Issues with Animals

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Issues with Animals

There are a several types of complaints that Council receives about animals. Read below for more information.

Once you have read more about your particular issue feel free to contact Council on 02 6648 4000.

​Coffs Harbour City Council Rangers handle more than 2500 dog complaints each year and the majority are to do with barking dogs.

Dogs bark for a number of reasons, but regardless of the cause, the reality is that a nuisance barking dog can be a real problem in a neighbourhood. However, dogs are allowed to bark and not all barking is deemed a nuisance. Council, in assessing whether a dog’s barking is creating a nuisance, will apply a community test, in that the barking needs to be affecting the local community (i.e. other nearby residents).

The following guidelines are designed to help alleviate the problems associated with barking dogs. 


If you have not already done so you should discuss the problem with the owner of the problem dog.

He or she may not be aware that you have a problem with their barking dog.  (Many dog owners are not offended by the barking of their own dog or may be away when it barks.)  In most cases owners will want to do the right thing and will co-operate.

Council has prepared a barking dog information pack which can assist you in this exercise.

Barking Dog Information Pack

Second - WAIT

If the owner agrees to do something about the barking please wait a few weeks to see if they have been successful in their efforts. 

During this time you should remain in contact with your neighbour and let them know what the dog barks at etc., this will help them identify any specific issues which may be making the dog bark.

If several weeks have passed and you have followed the information contained in Council's information pack, and the barking continues, you can make contact with Council's Rangers. The Rangers will review the matter, and determine if there is sufficient reason to support Council involvement to progress the matter.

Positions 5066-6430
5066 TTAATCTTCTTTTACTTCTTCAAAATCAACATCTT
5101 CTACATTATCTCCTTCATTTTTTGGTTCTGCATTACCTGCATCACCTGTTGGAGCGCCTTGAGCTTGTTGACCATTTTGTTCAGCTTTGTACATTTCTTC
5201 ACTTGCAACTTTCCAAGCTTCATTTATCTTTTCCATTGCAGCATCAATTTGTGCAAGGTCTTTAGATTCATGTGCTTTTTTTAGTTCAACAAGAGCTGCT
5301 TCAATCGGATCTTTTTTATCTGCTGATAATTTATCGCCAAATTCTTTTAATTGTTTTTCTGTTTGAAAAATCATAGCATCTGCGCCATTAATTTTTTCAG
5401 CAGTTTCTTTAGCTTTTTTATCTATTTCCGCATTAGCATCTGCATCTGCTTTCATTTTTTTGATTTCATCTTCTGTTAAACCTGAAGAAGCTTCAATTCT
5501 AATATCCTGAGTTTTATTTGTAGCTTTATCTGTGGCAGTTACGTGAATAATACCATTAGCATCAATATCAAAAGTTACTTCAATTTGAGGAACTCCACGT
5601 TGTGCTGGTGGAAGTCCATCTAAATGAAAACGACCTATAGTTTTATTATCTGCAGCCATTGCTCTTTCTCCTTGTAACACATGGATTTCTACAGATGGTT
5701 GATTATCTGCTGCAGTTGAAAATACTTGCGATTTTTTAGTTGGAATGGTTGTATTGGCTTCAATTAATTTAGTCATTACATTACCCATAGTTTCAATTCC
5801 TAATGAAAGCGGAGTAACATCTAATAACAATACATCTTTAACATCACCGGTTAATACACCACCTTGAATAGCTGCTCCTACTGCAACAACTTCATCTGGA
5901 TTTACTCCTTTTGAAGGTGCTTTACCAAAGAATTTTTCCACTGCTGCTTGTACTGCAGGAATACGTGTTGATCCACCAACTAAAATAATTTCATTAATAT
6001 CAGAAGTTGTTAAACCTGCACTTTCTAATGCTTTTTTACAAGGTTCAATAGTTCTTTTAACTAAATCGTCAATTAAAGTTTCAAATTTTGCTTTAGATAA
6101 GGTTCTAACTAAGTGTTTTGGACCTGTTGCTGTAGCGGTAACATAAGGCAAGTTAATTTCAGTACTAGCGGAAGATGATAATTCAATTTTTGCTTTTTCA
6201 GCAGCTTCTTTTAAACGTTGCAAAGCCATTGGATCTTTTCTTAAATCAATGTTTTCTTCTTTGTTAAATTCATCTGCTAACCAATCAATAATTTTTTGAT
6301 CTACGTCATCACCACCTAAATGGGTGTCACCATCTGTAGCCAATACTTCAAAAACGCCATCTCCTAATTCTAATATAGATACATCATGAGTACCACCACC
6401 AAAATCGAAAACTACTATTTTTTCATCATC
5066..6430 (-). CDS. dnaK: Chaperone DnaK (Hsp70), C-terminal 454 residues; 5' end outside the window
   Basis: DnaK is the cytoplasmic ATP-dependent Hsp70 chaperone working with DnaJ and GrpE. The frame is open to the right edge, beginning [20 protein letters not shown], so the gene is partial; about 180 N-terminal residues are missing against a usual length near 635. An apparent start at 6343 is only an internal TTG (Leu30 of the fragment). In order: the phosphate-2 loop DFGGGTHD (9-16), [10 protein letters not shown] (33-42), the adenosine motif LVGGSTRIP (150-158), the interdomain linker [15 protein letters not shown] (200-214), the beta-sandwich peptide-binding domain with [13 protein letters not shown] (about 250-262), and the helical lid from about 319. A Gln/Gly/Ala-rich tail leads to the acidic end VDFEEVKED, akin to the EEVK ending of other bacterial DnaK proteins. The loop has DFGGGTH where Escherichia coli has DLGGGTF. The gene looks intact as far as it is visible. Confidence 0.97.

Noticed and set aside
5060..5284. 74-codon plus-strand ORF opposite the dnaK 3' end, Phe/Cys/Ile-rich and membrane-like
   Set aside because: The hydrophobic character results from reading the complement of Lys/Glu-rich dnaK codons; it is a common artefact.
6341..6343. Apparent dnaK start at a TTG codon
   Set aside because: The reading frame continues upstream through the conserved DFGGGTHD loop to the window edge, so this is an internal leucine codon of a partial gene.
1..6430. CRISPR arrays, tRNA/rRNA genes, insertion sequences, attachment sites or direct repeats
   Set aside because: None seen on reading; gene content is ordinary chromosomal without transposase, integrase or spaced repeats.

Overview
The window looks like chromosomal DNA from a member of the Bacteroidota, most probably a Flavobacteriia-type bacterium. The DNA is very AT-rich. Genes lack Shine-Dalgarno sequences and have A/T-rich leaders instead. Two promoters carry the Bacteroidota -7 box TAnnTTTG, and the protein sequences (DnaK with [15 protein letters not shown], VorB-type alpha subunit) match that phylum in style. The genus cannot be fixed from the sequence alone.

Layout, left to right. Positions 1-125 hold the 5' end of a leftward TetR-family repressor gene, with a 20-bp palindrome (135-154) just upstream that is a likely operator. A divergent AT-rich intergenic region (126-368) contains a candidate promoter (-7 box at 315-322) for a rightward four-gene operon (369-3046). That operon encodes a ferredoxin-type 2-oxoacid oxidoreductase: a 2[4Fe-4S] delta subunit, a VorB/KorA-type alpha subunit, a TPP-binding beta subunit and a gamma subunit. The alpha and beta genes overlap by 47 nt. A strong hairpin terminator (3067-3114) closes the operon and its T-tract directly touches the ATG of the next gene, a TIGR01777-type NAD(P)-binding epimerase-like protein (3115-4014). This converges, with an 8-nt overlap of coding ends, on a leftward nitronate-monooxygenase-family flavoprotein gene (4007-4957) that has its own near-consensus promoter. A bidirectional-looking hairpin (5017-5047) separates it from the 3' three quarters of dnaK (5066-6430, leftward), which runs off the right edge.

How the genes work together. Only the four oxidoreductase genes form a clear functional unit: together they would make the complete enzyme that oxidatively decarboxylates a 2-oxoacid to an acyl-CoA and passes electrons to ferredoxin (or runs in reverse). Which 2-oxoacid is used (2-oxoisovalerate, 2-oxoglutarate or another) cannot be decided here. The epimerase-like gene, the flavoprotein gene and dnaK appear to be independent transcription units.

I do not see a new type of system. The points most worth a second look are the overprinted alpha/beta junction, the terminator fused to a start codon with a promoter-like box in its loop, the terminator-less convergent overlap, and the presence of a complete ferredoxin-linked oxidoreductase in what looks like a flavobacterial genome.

Further Information

Upon investigation should Council determine that the barking of a dog is not a community issue you will be advised to contact the NSW Community Justice Centre. This is a free service and aids neighbours in resolving issues such as these.

Why does my dog bark?

Dogs that bark continually can be annoying for both you and your neighbours. If your dog is barking it may be because it:  

  • is bored
  • needs exercise
  • wants attention
  • may suffer from separation anxiety
  • lacks shelter, water, food
  • may need veterinary attention 

It may be as simple as covering your side gate or fence so the dog cannot see out and at distractions off the property.

What can I do about my barking dog?

We're not suggesting you should stay home and entertain the dog all day every day, however, there are a number of simple things you can do to stop your dog barking that can be found in the Why does my dog bark? Information pack.

If you are already doing all of the above and your dog is still barking you may need to seek advice from an animal behaviour specialist. There are a number of mechanical devices which can be used to train your dog, these can be discussed with your local vet.

​Council can issue an Infringement Notice to dog owners where it is found their dog is not kept under effective control while in a public place.

See the areas where dogs are allowed to be off their leashes, while still under the supervision of their owners.

What you need to tell us:

  • Do you know where the dog/s are coming from?

  • Can you contain the dog/s? 
    Council will only impound the dogs up until 4pm each day. If it is after 4pm it is preferred that the customer holds the dog until the next day when the Ranger can collect.

  • What type of dog/s are they?

Once we know as many of these details as possible, Rangers will patrol the area but there is no guarantee that the dogs will be about when the Rangers are patrolling. It is preferable if the customer could find out where the dogs are coming from and notify Council.

​Council Rangers do not set traps for wild dogs or cats.

Where did you see the wild dogs?

  • If it was in a rural area you must contact Local Land Services